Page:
Mike Laird, July 30, 2005

NOAA Teacher at Sea
Mike Laird
Onboard NOAA Ship Rainier
July 24 – August 13, 2005

Mission: Hydrographic Survey
Geographical Area: North Pacific
Date: July 30, 2005

Weather Data

Latitude: 55°37.1̍ N
Longitude: 156˚46.6 ̍ W
Visibility: 10 nautical miles (nm)
Wind Direction: 140˚
Wind Speed: 5 kts
Sea Wave Height: 0-1΄
Swell Wave Height: 2΄
Sea Water Temperature: 12.2˚ C
Sea Level Pressure: 1009.8 mb
Cloud Cover: Stratus

Science and Technology Log 

I would like to add some clarifying information to my log entry, Mike Laird, July 29, 2005.  In that entry, I discussed setting up two horizontal control-data collection stations, and in reading the entry, it appears that the purpose for both stations is to support the “fly-away” Differential Global Positioning System (DGPS).  This is not accurate.  Only the station we established on the point will be used to determine the exact location of the DGPS.

The purpose of the other station is to verify the accuracy of the existing benchmark at that site, so a tidal datum (“…a base elevation used as a reference from which to reckon heights or depths”) can be established for the tide station located there.  I mentioned in the previous log that the horizontal control team is responsible for establishing accurate latitude and longitude coordinates for each sounding taken by the RAINIER and the launches. In addition, the soundings are taken throughout the day at different stages of the tide, which means that water depth will vary.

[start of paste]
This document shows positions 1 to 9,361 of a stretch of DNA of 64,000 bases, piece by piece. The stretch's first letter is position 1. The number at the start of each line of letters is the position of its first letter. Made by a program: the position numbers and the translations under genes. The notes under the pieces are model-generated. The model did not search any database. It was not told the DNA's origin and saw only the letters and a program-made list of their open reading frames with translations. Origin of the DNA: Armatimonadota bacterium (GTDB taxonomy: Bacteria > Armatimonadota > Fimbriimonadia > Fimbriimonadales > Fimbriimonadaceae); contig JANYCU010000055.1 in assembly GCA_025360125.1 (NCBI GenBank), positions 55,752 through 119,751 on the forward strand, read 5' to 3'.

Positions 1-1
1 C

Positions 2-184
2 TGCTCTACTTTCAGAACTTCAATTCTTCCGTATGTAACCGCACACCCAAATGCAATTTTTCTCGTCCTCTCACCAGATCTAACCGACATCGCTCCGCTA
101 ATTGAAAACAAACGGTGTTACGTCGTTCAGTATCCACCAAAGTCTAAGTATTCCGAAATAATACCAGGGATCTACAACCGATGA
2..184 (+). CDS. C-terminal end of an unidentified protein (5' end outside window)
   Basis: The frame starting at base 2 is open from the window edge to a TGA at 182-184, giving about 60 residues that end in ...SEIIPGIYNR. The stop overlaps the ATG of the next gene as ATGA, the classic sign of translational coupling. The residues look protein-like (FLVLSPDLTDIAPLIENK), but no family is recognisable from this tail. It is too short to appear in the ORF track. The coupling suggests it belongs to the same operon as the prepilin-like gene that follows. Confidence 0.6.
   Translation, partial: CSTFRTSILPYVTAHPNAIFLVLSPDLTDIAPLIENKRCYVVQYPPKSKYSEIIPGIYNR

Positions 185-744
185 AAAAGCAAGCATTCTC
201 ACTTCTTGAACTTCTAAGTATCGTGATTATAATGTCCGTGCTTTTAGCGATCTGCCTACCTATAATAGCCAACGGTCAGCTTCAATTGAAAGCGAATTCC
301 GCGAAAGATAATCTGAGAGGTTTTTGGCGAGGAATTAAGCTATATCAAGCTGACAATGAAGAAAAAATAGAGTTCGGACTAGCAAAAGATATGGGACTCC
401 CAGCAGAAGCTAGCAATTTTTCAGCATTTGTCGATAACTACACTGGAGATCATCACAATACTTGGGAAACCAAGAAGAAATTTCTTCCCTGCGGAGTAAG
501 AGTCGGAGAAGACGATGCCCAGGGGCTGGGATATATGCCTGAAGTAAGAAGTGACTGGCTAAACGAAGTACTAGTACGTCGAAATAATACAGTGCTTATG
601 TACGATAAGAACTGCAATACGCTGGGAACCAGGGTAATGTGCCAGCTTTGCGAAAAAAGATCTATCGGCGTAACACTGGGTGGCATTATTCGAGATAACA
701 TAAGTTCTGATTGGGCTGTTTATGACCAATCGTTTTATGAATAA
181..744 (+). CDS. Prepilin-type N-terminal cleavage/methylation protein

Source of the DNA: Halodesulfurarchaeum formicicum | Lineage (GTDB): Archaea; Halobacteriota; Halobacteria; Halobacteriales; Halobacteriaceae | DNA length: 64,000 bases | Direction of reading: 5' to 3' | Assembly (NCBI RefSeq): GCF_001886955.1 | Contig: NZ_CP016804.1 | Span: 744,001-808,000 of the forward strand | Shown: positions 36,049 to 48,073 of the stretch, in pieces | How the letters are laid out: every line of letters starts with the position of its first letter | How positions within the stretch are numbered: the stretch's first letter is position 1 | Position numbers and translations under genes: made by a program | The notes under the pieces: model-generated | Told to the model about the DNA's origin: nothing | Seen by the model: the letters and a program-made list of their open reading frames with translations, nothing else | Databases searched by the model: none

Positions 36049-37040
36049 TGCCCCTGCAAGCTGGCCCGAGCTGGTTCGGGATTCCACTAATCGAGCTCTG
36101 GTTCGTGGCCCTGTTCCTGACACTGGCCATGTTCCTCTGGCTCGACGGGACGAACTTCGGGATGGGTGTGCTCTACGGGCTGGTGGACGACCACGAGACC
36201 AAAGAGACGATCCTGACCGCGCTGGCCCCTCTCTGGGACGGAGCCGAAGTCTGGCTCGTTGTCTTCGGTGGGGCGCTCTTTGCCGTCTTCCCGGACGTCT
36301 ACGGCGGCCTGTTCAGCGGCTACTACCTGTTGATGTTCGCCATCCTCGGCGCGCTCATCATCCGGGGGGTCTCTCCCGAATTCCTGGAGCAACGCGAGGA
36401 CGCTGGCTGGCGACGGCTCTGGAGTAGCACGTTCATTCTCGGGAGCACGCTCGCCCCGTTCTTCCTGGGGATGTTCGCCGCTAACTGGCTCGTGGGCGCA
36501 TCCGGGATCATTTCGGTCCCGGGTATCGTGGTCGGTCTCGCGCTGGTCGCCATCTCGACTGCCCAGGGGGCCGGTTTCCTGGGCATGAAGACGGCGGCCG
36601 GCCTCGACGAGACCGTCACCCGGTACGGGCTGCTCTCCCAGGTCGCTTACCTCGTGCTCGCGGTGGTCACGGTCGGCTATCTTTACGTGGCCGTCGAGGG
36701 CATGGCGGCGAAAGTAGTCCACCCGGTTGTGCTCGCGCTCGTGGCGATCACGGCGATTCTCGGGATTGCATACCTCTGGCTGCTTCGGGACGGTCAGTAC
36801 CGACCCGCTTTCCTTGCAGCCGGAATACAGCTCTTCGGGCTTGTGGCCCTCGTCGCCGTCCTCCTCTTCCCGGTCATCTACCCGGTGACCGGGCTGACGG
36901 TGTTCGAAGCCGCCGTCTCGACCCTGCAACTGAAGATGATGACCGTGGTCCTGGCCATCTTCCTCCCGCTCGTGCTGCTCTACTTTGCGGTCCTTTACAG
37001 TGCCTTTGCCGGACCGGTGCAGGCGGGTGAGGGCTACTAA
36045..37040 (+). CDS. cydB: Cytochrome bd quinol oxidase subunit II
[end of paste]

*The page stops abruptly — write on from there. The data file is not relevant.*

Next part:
It is the responsibility of the vertical control team to provide precise tide data for corrections that have to be applied to the soundings so that they meet NOAA’s Mean Lower Low Water (MLLW) guideline (ensures minimum water depth is charted).  Mean Lower Low Water means that an average is taken of the tide level at the lower of the two ebb periods in a semi-diurnal (two flood periods and two ebb periods every day) tidal day. The National Water Level Observation maintains primary control stations in many locations around the United States. These stations determine a tidal datum based on the average of observations over a nineteen-year period.

In many survey areas, the tidal datum received from a primary control station can be used to make the necessary corrections to the soundings.  However, the nearest station to the RAINIER’s current work area is located in Sand Point – a significant distance away.  Therefore, the vertical control team established the tertiary tidal station (one in operation for at least thirty consecutive days but less than a year) here in Cushing Bay, so that data more indicative of the local conditions can be collected and compared to the primary datum.  During this analysis, a decision will be made about any adjustments that need to be made to the primary datum before it is used to make corrections to the survey soundings.

Personal Log 

Our good fortune continues to hold – the weather is incredible.  Sun is shining brightly, temperature in the low 70’s.  We had been hearing whispers since lunch of a beach party tonight. The rumors were confirmed by an announcement following dinner that a skiff would be ferrying people to the shore and back from 18:30 until 23:30.  It was a time for the crew and guests to relax and hang out, enjoy a big driftwood bonfire, do a little beachcombing (the captain found a large whalebone – rib maybe), have some sodas and listen to a little music.  A lot of fun!


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